"I look forward to showing the world that it is my time. And I have to go out there and prove that on September 5th and the only way I can do that is by beating Joe Lauzon." - Michael Chiesa
Train. Fight. Win. Cheeseburger.
That is the general plan of events The Ultimate Fighter 15 winner Michael Chiesa has envisioned for himself and his opponent heading into this fan-friendly fracas with Joe Lauzon at UFC Fight Night: Souza vs. Mousasi.
“I’d like to have a cheeseburger with him,” Chiesa admits. “I know Joe’s got a tongue for fast food and I’m a sucker for it myself. Obviously, we both have all the intentions in the world to win and beat the crap out of each other, but, at the end of the day, I wouldn’t mind sharing a cheeseburger with him. I look forward to having a good fight with him. I look forward to showing the world that it is my time. And I have to go out there and prove that on September 5th and the only way I can do that is by beating Joe Lauzon.”
It should come as no surprise that the 26-year-old Chiesa has a specific admiration for TUF 5 alum Lauzon. Both are unassuming terrors inside the Octagon with no quit switches, a penchant for submissions, underrated striking power, gas tanks the size of China and sizeable fan bases.
The connection between the two goes beyond similarities in style, as “Maverick” remembers exactly where he was when he watched Lauzon’s famous Octagon debut knockout over Jens Pulver, admits to getting a picture with Lauzon at the TUF tryouts, and was also a TUF teammate with Lauzon’s protégé, fellow UFC lightweight Joe Proctor. With that being said, Chiesa knows from experience those positive associations with Lauzon need to be shed once the two of them are inside the Octagon.
“I’ve got all the respect in the world for him,” Chiesa said. “He’s a good guy, I’ve looked up to him, I’ve admired the way he fights and I’m super excited to fight a guy with a name, but I’m not here to just fight a guy with a name - I’m here to beat him up. There’s not a bad thing in the world I could say about him, but I have to put the hurt on him and I’m not going to put him on a pedestal. That’s the lesson I learned in the Jorge Masvidal fight - don’t put anyone on a pedestal. I put Jorge Masvidal on a pedestal and I paid the price.”
It has been over a year since Maverick’s one and only career loss to Masvidal in July 2013. Since that setback, Chiesa secured a Submission of the Night bonus - his second in the UFC - against another TUF winner in Colton Smith and, most recently, earned a unanimous decision win over the massive Francisco Trinaldo at UFC 173.
Against the TUF Brazil alum, Maverick used his relentless pressure to not only take all three rounds across the scorecards, but two of the judges saw the opening onslaught as a 10-8 round. “You have to be faithful and fearless,” Chiesa said, and his mantra means that a fighter needs to be confident in their skills and needs to always push forward, using them to win the fight.
“There are people who train and do well in the gym, but it’s different when they get under those lights,” he explains. “It’s not that they get scared, but they get out there and they’re afraid of something. There is something holding them back. For me, I have this undying will to win. For those 15 minutes, there’s not a person in this world that will shake an ounce of fear into me. When I get under those lights, I’m 100% confident with my own being that I can win the fight. You train so much for just that one 15-minute window, and you have to make the most of it. I will push myself to death to win the fight. I will do anything by any means necessary to win the fight. I know a lot of guys say that, but I feel that I have shown that.”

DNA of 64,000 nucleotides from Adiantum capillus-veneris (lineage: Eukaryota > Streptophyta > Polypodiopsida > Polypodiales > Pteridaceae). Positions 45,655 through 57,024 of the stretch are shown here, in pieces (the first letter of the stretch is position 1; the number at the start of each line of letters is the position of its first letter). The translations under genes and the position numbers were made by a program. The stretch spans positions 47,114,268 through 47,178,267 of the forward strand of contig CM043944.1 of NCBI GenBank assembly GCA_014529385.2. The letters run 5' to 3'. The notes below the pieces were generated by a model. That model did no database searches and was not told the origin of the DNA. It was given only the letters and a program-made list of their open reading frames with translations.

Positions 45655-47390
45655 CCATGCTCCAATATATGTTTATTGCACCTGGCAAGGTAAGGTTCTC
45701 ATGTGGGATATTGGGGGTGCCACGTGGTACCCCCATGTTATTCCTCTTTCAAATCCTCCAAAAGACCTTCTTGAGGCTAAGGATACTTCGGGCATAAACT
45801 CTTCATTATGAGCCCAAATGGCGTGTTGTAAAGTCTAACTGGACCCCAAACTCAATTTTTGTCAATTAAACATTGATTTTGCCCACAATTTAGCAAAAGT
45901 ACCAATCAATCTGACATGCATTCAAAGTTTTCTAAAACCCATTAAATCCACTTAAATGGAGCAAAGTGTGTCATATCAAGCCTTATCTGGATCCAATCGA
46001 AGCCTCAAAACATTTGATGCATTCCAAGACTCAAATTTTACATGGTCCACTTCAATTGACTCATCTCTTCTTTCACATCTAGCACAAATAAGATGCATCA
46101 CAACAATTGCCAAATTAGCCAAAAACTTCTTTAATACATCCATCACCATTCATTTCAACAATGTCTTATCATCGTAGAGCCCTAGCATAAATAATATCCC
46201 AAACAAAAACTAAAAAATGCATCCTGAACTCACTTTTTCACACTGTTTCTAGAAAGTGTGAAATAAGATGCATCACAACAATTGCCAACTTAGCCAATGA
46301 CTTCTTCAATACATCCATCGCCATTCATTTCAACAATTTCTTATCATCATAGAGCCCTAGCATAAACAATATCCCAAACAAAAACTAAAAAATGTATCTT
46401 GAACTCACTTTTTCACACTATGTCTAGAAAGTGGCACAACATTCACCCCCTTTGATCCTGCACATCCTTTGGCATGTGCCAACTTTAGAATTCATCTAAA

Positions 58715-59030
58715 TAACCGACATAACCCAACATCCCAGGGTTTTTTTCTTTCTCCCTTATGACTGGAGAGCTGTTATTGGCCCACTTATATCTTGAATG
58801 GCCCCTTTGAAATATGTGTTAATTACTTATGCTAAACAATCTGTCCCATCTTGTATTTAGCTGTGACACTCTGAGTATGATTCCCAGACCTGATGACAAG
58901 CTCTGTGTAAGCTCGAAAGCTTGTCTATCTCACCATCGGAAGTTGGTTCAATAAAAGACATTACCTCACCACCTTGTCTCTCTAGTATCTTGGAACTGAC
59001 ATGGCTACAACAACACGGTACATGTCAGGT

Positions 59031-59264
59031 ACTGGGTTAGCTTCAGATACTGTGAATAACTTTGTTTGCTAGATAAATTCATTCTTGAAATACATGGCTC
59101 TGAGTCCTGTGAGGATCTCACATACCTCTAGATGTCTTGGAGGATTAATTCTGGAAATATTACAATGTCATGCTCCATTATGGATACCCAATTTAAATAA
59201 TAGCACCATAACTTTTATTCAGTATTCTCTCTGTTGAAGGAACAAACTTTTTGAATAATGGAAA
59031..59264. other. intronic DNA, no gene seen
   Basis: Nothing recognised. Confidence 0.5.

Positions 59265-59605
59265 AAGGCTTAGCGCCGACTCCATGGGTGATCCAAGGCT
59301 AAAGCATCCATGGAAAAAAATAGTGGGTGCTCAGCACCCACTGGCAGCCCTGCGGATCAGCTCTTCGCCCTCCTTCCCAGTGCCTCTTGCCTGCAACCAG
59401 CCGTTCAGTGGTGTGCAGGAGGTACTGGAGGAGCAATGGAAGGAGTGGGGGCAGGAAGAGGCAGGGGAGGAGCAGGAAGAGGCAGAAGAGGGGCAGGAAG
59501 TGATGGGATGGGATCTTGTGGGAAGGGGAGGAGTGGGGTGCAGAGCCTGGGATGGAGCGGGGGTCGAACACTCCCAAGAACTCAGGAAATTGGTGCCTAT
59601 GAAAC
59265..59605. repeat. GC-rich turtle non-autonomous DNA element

Up next, Maverick aims to extend his winning streak as he collides with Lauzon in the Octagon’s first event in Connecticut in nine years. Tied with former UFC middleweight champ Anderson Silva for the most Fight Night bonuses, Lauzon returned to his winning ways in December by defeating TUF 6 winner Mac Danzig. With Octagon win number 10 under his BJJ brown belt, Massachusetts’ submission magician has always been seen as an aggressive, game opponent who is a shoe-in for a Fight of the Night, which is exactly what Chiesa is hoping for.
“I think people need to tune into this fight because we’re going to steal the show,” Chiesa declares. “There’s no way this fight is going to be boring. I’ve never really been in a boring fight. Every time Joe and I go out there to fight we go out there to win, we go out there to finish. I would rather finish the guy or go out on my shield trying. I’ve read it interviews where Joe talks about the same thing. Fans want to see finishes. Joe’s got 16 fights in the UFC, 12 bonuses. I’ve only had five fights and I have two bonuses and I have them for a reason. I’m exciting. That’s what this fight is for; this fight is for the fans. I hope I get the vintage Joe Lauzon that comes forward and throws heavy punches and goes for crazy submissions. That’s the fight I’m training for.”
This Friday, two of the most entertaining finishers will clash inside the Octagon as Chiesa takes on Lauzon. “I have got to prove that the torch is being passed,” he said. “I want to be somebody that people will remember throughout the duration of the UFC’s life. I don’t want to be just some guy that won The Ultimate Fighter - I want to cement a legacy.”
Afterward, maybe Chiesa and Lauzon can strike up a Lyoto Machida vs. Mark Munoz deal: winner pays for dinner.